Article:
Become familiar with Cointelpro’s methods: the book “War at Home” identifies the following FBI tactics: “Infiltration: Agents and informers did not merely spy on political activists. Their main purpose was to discredit and disrupt. Their very presence served to undermine trust and scare off potential supporters. The FBI and police exploited this fear to smear genuine activists as agents.
Psychological warfare: The FBI and police used myriad “dirty tricks” to undermine progressive movements. They planted false media stories and published bogus leaflets and other publications in the name of targeted groups. They forged correspondence, sent anonymous letters, and made anonymous telephone calls. They spread misinformation about meetings and events, set up pseudo movement groups run by government agents, and manipulated or strong-armed parents, employers, landlords, school officials and others to cause trouble for activists. They used bad-jacketing to create suspicion about targeted activists, sometimes with lethal consequences.
Legal harassment: The FBI and police abused the legal system to harass dissidents and make them appear to be criminals. Officers of the law gave perjured testimony and presented fabricated evidence as a pretext for false arrests and wrongful imprisonment. They discriminatorily enforced tax laws and other government regulations and used conspicuous surveillance, “investigative” interviews, and grand jury subpoenas in an effort to intimidate activists and silence their supporters
Illegal force: The FBI conspired with local police departments to threaten dissidents; to conduct illegal break-ins in order to search dissident homes; and to commit vandalism, assaults, beatings and assassinations. The object was to frighten or eliminate dissidents and disrupt their movements.”
Learn more about Cointelpro in general: The Church Committee hearings in 1975-76 made many of the FBI’s immoral and illegal tactics against American citizens public. The records of this committee are a good place to start.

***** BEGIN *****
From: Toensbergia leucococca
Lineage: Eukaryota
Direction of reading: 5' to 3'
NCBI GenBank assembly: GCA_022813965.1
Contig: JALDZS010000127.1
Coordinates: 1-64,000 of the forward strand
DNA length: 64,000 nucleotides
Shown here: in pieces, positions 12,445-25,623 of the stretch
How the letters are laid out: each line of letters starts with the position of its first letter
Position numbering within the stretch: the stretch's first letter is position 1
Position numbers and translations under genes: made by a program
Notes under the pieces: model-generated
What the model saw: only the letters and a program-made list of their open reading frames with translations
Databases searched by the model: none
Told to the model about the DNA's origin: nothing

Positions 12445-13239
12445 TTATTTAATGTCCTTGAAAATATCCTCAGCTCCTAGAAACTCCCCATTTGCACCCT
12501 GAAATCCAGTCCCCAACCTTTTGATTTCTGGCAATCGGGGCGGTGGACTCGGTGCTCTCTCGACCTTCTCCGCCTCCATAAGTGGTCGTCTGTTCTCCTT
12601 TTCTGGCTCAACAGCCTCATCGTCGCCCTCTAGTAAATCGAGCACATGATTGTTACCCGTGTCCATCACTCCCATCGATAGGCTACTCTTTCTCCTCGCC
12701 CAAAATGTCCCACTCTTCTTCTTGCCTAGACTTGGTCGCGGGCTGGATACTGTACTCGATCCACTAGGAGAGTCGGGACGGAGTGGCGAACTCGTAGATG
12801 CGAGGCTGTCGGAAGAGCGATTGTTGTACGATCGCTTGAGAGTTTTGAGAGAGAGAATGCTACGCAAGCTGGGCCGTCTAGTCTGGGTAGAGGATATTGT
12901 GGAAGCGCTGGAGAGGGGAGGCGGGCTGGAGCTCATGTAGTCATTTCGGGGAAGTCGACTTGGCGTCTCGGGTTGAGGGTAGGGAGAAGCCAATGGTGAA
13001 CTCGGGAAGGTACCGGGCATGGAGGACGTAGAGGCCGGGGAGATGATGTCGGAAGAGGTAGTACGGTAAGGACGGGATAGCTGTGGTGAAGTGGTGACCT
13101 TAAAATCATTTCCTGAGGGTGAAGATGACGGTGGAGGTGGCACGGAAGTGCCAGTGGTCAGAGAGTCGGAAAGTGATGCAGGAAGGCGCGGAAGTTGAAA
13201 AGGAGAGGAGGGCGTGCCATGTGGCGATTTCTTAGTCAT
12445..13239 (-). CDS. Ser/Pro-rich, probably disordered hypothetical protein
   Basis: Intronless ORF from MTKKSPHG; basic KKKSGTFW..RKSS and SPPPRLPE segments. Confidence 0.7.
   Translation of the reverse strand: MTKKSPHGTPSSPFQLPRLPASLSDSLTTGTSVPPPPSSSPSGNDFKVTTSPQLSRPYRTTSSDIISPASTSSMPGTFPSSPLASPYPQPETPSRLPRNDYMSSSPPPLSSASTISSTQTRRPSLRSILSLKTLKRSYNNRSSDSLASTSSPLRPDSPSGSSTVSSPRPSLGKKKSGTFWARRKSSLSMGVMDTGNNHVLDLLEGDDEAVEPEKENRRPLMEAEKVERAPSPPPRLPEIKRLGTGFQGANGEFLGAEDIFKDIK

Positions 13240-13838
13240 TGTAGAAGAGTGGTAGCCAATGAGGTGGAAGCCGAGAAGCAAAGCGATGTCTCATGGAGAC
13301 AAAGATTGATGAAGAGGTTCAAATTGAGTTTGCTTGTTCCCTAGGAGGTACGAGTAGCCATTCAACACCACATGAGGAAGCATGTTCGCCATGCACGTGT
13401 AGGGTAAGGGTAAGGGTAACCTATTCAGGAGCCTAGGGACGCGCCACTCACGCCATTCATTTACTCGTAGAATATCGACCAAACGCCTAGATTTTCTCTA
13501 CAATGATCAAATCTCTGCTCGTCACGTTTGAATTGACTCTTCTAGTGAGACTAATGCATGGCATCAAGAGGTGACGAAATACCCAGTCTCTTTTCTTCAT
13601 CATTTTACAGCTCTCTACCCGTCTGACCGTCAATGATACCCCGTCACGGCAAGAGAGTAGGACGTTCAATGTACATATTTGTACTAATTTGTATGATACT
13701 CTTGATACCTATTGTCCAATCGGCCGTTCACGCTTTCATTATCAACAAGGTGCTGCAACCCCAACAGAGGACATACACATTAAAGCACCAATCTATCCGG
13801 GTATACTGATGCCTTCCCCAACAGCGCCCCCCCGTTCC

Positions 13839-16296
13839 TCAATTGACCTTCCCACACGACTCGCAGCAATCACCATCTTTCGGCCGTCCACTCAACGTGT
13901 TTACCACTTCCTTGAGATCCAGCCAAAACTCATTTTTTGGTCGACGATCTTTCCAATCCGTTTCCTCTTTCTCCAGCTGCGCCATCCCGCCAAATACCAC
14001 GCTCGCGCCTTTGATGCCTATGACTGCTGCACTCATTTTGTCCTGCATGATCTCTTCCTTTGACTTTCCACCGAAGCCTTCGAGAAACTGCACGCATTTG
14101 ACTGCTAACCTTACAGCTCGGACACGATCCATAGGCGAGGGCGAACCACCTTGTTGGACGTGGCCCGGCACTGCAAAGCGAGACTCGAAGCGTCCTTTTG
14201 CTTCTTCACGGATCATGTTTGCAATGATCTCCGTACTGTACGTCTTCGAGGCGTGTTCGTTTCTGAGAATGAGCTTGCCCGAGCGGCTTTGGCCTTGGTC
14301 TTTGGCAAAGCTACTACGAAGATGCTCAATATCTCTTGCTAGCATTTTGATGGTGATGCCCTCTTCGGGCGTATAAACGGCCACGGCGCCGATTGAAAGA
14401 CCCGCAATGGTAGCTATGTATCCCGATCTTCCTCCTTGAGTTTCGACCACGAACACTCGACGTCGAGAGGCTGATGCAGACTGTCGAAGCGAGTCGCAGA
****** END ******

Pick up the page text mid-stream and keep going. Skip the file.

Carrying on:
In addition, I strongly suggest that you read through the Cointelpro Papers when time and opportunity permit.
Read literature about how to guard yourself and your organization.
One of the best references I’ve found is a manual entitled “Rats: Your Guide to Protecting Yourself Against Snitches. “
The Talking Drum Website provides a wealth of information on the topic.
Lastly, activists an organizers should consider using smartphone apps to encrypt phone calls, texts and emails. Red phone is an excellent app for android phone calls, and a simple Google search will produce a treasure of apps for text messages and emails.
Now let’s get to work, brothers and sisters, and sabotage those trying to sabotage us!
Agyei Tyehimba is an educator, activist and author from Harlem, N.Y. Agyei is a former NYC public schoolteacher, co-founder of KAPPA Middle School 215 in the Bronx, NY, and co-author of the Essence Bestselling book, Game Over: The Rise and Transformation of a Harlem Hustler, published in 2007 by Simon & Schuster. In 2013, he wrote The Blueprint: A BSU Handbook, teaching Black student activists how to organize and lead. In April of 2014, he released Truth for our Youth: A Self-Empowerment Book for Teens. Agyei has appeared on C-Span, NY1 News, and most recently on the A&E documentary, “The Mayor of Harlem: Alberto ‘Alpo’ Martinez.” Currently, Agyei is a member of the Black Power Cypher, five Black Nationalist men with organizing backgrounds, who host a monthly internet show addressing issues and proposing solutions. He runs his own business publishing books, public speaking, and teaching Black people how to organize and fight for empowerment.
Agyei earned his Bachelor’s Degree in sociology from Syracuse University, his Master’s Degree in Africana Studies from Cornell University, and his Master’s Degree in Afro-American Studies from the University of Massachusetts at Amherst.
If you are interested in bringing Agyei to speak or provide consultation for your organization, please contact him at email@example.com.